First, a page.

In order to sell products, you have to know your customers.
Some millennials have a reputation for being either lazy, unemployed, broke, or all of the above. However, it is time to change how society, especially older folks, view them. They are no longer teenagers. No, they are not doing the crazy and often dangerous challenges on YouTube and TikTok. The oldest members of the Millennial generation are 40 years old. The rest are in their 30s or late 20s. They have stable careers now. They are getting married and having kids, and they are buying their own houses.
Moreover, they are now shaping the market according to their values and priorities.
Millennials have not reached their full buying potential yet, but soon, they will. When it happens, they will spend over a trillion dollars every year.
In addition, they are set to become really affluent. They will inherit the wealth accumulated by their parents, Baby Boomers, and become the richest generation ever.
As consumers, what do they want? Bargains.
Millennials are Deal-Hunters
Millennials are very adept at shopping for discounted items. They love a good bargain, perhaps more than their Boomer parents and the Generation X before them. They know how to, or sometimes prefer, thrifting. They collect vouchers, but mostly digitally. And, they know how to use the internet to find the best deals around.
This inclination toward bargains influences the choices they make when choosing financial products and services. They tend to go with an online shopping rewards credit card because it gives them something back. They get points, gift cheques, free items, or a portion of the cost they spent while using the credit card.
A survey conducted by CreditCards.com found that a third of the 2,500 American adult respondents want a card that offers a 3% cash-back. Meanwhile, 22% said they would opt for a US$500 sign-up bonus.
This is the generation that witnessed not one, but multiple financial crises within their lifetime. Between 2007 and 2008, just when many of them are graduating from university and entering the workforce, the global financial crisis happened. At the time, Singapore was one of the first Asian countries to fall into recession, an impact of the weakened economies of the U.S. and the United Kingdom. Millennial Singaporeans also bore witness when their parents struggled to keep employment or find a job during the 1997 Asian Financial Crisis.
Now, they are facing another financial crisis — one that was caused by a deadly pandemic. Although Singapore was spared by the wrath of COVID-19 due to strict border controls and the public’s compliance to health protocols, the economy of the city-nation shrank. In 2020, Singapore went into recession.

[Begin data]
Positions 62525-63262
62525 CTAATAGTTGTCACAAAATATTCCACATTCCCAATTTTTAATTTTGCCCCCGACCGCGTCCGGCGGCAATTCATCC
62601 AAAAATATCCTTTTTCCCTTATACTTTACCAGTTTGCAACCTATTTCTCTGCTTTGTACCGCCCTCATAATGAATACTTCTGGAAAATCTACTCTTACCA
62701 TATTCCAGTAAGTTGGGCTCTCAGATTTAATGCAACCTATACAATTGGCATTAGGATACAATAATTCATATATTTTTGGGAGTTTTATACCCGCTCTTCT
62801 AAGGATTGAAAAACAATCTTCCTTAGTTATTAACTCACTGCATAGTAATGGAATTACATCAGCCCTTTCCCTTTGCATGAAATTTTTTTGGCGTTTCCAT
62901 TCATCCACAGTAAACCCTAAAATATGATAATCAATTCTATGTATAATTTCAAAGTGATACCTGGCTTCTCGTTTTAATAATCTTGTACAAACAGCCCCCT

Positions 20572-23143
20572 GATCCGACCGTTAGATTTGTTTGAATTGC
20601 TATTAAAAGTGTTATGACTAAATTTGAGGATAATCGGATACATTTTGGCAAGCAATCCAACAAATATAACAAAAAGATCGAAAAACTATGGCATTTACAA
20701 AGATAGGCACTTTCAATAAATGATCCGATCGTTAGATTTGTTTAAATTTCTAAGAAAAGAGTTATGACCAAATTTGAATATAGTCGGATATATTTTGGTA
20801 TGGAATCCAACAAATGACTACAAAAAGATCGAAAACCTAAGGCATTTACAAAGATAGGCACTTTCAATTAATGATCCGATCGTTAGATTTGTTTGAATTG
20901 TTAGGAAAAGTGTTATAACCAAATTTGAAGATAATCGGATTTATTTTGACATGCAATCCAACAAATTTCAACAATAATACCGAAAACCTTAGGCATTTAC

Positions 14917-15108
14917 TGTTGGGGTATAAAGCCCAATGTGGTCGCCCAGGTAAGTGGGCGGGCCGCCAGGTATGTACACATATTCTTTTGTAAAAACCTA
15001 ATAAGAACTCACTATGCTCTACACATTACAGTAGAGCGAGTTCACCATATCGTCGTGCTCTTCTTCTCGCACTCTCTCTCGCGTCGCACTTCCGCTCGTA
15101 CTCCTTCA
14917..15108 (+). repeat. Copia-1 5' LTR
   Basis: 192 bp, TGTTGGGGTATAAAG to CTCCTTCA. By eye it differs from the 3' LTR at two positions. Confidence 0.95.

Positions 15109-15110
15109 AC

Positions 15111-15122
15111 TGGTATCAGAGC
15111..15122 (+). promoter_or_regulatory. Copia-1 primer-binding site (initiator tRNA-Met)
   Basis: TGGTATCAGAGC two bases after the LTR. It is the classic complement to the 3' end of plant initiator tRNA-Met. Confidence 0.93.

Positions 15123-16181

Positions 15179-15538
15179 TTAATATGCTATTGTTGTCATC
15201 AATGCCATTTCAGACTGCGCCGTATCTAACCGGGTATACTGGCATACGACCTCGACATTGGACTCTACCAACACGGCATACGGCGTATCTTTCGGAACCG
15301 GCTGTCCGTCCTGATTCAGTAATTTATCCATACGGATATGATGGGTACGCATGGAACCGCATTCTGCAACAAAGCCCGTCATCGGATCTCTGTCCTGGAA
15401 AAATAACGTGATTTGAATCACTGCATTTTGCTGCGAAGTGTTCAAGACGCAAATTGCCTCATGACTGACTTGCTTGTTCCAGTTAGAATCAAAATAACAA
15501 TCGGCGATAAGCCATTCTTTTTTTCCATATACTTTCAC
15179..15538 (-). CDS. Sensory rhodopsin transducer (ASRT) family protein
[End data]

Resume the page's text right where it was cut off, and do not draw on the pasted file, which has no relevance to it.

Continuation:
As a result, they are more mindful of how they spend their money. About 80% of all Millennials make a purchase based on price. For a while, this has led to the rise of fast fashion brands such as Forever 21, Topshop, and H&M.
Moreover, the majority of Millennials spend time looking for coupons and discounts. On average, they spend around three minutes looking around for a voucher.
What Singapore’s Millennials are Buying
The same trend can be observed in Singapore. Millennial Singaporeans are always looking out for deals because they do not see a reason why they should pay full price. In their perception, buying a product full price is just giving more money to corporations that are already very rich.
They, however, are willing to spend more on experiences. Like the Millennials around the world, Singapore’s young generation enjoys going on holidays. They pay thousands of dollars for a nice trip out of the country, but they are also open to budget trips to a nearby destination. They believe that travelling is an enriching experience that improves their lives.
They also like to be entertained. In one study, 40% of Millennials in Singapore who shop online bought products in the entertainment category in the past 12 months. Moreover, over half of their income went to the acquisition of event tickets.
When they are buying products, aside from convenience, young consumers said that they choose e-commerce over traditional retail because the products are often cheaper. Many of them also make purchases from an e-commerce site abroad because of the free or lower cost of shipping.
Marketers cannot afford to ignore Millennial consumers around the world because they are a large demographic with enormous buying power. But, they are different from the generations before them. They also support social causes and base their decision to make a purchase on whether the brand’s values align with theirs. They are also influenced by the cost of the product, and they enjoy hunting for bargains.